If buyer’s remorse sets in, a purchaser has ‘3 clear business days’ from the date the purchaser signs the contract of sale to cool-off.
BUT – don’t assume that cooling off rights are always available.
Cooling off rights do not apply if:
- the purchaser purchased the property at a public auction or within three clear business days before or after a public auction; or
- the property is used mainly for industrial or commercial purposes; or
- the property is more than 20 hectares and used mainly for farming; or
- the purchaser has previously signed a contract for the same property with similar terms; or
- the purchaser is an estate agent or corporate body.
If a purchaser decides to ‘cool off’, the purchaser or its legal representative must give either the vendor or the vendor’s agent written notice that the purchaser is cooling off prior to midnight on the day that the cooling off rights expire.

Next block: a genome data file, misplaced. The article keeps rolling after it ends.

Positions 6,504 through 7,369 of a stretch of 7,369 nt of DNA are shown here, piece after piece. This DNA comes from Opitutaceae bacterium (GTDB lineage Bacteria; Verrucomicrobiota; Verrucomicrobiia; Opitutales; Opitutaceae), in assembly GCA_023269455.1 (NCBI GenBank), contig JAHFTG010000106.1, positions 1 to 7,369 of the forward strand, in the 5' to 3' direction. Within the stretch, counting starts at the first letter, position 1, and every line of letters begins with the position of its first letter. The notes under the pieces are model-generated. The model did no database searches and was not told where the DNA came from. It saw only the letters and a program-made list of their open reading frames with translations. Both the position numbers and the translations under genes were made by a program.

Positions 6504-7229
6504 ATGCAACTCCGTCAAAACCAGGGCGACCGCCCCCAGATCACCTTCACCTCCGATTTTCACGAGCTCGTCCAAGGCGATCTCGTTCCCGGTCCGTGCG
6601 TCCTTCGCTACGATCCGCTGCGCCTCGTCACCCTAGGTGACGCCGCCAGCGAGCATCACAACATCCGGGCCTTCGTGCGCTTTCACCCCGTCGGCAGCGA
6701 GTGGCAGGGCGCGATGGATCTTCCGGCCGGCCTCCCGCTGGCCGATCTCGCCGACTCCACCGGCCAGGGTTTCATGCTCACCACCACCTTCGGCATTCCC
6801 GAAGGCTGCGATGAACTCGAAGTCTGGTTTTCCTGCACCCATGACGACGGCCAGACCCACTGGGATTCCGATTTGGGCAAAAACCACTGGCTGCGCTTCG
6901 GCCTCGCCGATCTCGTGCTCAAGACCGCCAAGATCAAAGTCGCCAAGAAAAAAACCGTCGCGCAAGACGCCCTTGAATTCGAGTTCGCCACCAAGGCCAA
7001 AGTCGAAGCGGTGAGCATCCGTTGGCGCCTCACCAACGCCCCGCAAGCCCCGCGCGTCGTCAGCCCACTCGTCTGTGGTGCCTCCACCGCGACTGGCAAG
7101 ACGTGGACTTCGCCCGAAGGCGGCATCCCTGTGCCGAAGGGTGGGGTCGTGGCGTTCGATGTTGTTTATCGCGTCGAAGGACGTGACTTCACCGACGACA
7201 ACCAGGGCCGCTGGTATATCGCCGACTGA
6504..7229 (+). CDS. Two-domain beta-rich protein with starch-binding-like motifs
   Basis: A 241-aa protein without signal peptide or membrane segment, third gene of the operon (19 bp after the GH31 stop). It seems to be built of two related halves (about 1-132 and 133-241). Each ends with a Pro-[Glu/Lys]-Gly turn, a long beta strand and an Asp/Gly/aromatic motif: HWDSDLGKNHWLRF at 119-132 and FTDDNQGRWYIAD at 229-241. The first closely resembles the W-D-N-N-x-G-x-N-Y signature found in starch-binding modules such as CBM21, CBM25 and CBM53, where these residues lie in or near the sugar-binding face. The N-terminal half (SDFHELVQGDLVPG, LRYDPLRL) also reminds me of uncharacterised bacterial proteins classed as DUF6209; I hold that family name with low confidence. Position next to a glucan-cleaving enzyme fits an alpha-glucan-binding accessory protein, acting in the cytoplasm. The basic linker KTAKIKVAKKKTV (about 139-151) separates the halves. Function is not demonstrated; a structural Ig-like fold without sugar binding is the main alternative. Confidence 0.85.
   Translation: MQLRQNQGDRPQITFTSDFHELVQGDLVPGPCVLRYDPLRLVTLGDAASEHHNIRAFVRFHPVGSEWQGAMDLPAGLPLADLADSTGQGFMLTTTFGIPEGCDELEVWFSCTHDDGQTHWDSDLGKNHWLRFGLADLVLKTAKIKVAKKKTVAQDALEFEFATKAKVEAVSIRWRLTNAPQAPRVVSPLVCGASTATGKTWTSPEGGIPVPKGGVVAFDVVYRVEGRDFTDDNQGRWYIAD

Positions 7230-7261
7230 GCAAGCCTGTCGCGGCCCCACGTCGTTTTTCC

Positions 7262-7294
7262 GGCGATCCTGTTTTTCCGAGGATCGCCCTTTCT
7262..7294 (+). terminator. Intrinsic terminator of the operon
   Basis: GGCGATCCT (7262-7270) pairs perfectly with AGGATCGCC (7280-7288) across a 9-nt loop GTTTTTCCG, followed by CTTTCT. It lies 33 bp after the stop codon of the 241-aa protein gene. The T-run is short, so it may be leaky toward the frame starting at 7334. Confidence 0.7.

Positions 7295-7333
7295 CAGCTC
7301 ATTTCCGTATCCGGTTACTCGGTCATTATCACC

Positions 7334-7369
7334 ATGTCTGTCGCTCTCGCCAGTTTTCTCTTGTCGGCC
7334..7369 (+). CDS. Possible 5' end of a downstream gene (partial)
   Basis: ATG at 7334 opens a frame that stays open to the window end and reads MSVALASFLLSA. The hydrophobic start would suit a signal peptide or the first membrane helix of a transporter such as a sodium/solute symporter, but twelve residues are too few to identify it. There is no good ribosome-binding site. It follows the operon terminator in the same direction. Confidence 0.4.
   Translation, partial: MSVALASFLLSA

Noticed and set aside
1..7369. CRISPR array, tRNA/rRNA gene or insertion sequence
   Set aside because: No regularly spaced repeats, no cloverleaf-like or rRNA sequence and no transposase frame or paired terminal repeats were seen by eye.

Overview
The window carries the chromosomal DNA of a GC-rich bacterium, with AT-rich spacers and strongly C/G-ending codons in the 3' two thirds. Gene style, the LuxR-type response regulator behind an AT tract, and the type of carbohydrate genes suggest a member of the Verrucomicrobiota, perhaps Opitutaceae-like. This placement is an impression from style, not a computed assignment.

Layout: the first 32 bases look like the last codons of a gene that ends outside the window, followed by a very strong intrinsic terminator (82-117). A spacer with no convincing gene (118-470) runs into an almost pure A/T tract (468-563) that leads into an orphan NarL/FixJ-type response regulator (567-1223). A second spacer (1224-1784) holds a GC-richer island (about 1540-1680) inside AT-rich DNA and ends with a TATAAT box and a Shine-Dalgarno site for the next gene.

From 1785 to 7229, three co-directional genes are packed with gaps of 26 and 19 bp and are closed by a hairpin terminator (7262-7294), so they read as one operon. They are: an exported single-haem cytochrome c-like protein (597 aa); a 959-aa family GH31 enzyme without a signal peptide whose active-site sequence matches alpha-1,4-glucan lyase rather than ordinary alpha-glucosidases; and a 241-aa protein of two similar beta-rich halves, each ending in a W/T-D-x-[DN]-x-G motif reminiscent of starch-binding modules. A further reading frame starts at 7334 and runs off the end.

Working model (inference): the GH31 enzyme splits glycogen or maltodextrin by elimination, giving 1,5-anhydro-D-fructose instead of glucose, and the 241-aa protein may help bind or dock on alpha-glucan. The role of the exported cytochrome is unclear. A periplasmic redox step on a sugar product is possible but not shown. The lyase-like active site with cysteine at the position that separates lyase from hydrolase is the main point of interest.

If a purchaser does cool off – it will not get all of its deposit refunded . Yes – there is always the small print! A purchaser will be entitled to a full refund of the deposit LESS an amount equal to 0.2% of the purchase price or $100 (whichever is the higher amount).
Vendors should be cautious about making any decisions because an unconditional contract has been signed by a purchaser. A vendor should always ensure that the purchaser’s cooling off rights have expired before committing to decisions which rely on the purchaser settling the contract.